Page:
Mr. Barclay to Mr. Bayard.
Monrovia, October 4, 1887. (Received November 21.)
Sir: The Hon. Charles H. J. Taylor, minister resident and consul-general of the United States to Liberia, having given official notice to this department under date of the 26th ultimo of his immediate departure for the United States, I have the honor, by direction of the President, to address you again on the subject of the claims advanced by France to certain portions of the territories of the Republic embraced between Cape Palmas and the San Pedro River, and to inclose for your information copy of a dispatch, with an inclosure, received from our chargé d’affaires in Paris, dated 8th September last, in which he informs this Department in a letter lately received from the French ministry of foreign affairs that the minister refuses to settle the matter in question with the minister of the United States, on the ground that our chargé d’affaires being the only agent acknowledged to represent the Republic of Liberia in France, the minister of the United States can not act for our Government.
Mr. Carrance further informs us that he has interviewed Mr. McLane on the subject, and, while acknowledging that the United States take the utmost interest in the matter, intimates that it is necessary that our Government send him immediately “a special power to settle the question, and full orders necessary to come to this conclusion,” etc.[Page 1085]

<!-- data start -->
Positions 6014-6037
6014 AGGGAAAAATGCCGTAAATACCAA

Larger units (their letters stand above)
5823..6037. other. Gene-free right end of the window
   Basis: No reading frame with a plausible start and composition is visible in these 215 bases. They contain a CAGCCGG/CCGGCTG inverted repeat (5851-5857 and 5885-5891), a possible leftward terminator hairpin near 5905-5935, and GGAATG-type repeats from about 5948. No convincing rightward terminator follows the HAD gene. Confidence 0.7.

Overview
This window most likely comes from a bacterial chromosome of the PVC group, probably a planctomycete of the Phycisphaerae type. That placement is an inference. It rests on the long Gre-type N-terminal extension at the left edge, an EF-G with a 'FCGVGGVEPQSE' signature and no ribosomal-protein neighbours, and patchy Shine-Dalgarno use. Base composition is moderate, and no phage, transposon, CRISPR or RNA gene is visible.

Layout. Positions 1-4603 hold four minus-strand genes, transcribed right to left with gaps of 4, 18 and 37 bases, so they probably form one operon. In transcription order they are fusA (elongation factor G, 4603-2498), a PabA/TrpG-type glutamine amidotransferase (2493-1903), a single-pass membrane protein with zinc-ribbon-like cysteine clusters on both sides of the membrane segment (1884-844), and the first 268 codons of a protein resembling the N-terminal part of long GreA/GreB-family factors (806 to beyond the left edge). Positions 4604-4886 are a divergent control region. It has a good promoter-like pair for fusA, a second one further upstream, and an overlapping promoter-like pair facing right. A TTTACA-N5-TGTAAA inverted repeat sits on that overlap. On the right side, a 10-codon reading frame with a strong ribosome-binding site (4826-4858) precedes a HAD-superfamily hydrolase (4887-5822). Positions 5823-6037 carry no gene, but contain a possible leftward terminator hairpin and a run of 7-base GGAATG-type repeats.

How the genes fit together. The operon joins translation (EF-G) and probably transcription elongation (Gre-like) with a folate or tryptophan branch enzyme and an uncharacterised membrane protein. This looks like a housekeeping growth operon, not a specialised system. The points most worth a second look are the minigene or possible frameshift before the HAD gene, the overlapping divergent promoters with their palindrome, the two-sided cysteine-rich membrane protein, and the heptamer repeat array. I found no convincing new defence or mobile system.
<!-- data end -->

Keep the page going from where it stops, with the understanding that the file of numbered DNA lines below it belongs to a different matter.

Referring to the latter portion of the third paragraph of your esteemed dispatch of the 14th October, 1886, with relation to that “little natural fear on Mr. Carrance’s part that you (we) might credit in the wrong quarter the good result of his official efforts and services,” I would remark that that natural fear of Mr. Carrance alluded to in that communication seems to be greatly increased, since he has persistently endeavored to have our Government ignore the reasonable intervention of our next (best) friend, and to place the solution of the matter entirely in his hands, notwithstanding the admission made to this department two or three years ago “that he was on best terms of friendship with all the French Government men.”
In this connection I am directed by the President to inform you that so great is the confidence which he feels in the kind exertions of the Government of the United States on behalf of Liberia in this matter, that if the conduct of Mr. Carrance should constitute an obstacle in the way of an amicable settlement of the matter, he would feel no reluctance whatever to remove that obstacle, and leave the question to be finally settled between the French Government and that of the United States, acting on behalf of the Republic of Liberia.
Soliciting an expression from you as to the correctness of the information furnished by Mr. Carrance,
I have the honor, etc.,